Silent Genomes: Reducing health-care disparities and improving diagnostic success for Indigenous children with genetic disease

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Outcome

Status

Active

Competition

None

Genome Centre(s)

GE3LS

Yes

Project Leader(s)

Laura Arbour

Fiscal Year Project Launched

2017-2018

Project Description

First Nations, Inuit and Métis’ populations, collectively known as the Indigenous Peoples’ of Canada, face strikingly similar health challenges with global Indigenous Peoples’. Inequities include barriers to healthcare access that produce poorer health outcomes compared to non-Indigenous groups.

Whereas genomic technologies are advancing health care by allowing medical treatments to be tailored to the specific needs of individual patients (‘precision medicine’), this ‘genomics revolution’ is widening the health inequities gap. In particular, compared to what is becoming routinely available to other Canadians, Indigenous populations often have little or no access to genomic technologies and the research that drives them, hence intensifying the ‘genomic divide’.

A key concern in the growing genomic divide is the lack of background genetic variation data for Indigenous populations living in Canada and globally. This prevents accurate diagnosis because the reference data are needed for precise genetic diagnosis. Notably, standard genomics resources are silent with respect to First Nations (FN), Inuit and Métis’. Silent Genomes will address the genomic divide by reducing access barriers to diagnosis of genetic disease in Indigenous children.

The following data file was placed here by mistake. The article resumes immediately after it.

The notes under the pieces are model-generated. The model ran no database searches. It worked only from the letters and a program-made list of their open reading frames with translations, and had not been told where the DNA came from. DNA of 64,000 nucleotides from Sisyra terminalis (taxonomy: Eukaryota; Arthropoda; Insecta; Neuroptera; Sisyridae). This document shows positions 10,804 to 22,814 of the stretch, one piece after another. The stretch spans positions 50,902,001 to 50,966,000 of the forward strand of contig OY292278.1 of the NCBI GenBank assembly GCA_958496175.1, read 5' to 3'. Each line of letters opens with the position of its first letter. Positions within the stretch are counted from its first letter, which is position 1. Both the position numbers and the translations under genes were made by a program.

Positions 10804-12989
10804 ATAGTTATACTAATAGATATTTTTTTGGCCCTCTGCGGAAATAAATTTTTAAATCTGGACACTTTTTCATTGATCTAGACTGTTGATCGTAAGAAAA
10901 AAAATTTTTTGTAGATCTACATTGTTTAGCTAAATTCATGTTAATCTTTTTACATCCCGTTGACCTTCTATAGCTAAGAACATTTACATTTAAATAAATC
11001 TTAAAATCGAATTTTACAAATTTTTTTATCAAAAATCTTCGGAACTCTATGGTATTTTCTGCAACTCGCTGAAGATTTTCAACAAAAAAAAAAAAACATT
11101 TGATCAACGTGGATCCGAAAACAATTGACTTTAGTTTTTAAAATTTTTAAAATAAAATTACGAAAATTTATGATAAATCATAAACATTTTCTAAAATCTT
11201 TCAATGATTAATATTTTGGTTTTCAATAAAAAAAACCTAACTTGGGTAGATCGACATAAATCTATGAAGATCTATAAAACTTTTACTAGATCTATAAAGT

Silent Genomes, is a game changing partnership with First Nations, Inuit and Métis Peoples that will:

  • establish processes for Indigenous governance of biological samples and genome data,
  • lead to policy guidelines and best practice models, bringing equitable genomic testing to Indigenous children in Canada with suspected genetic diagnosis, and
  • develop an Indigenous Background Variant Library (IBVL) of genetic variation from a diverse group of First Nations in Canada.

Silent Genomes will improve health outcomes by enhancing equitable access to diagnosis, treatment, and care while assessing cost effectiveness of precision medicine.

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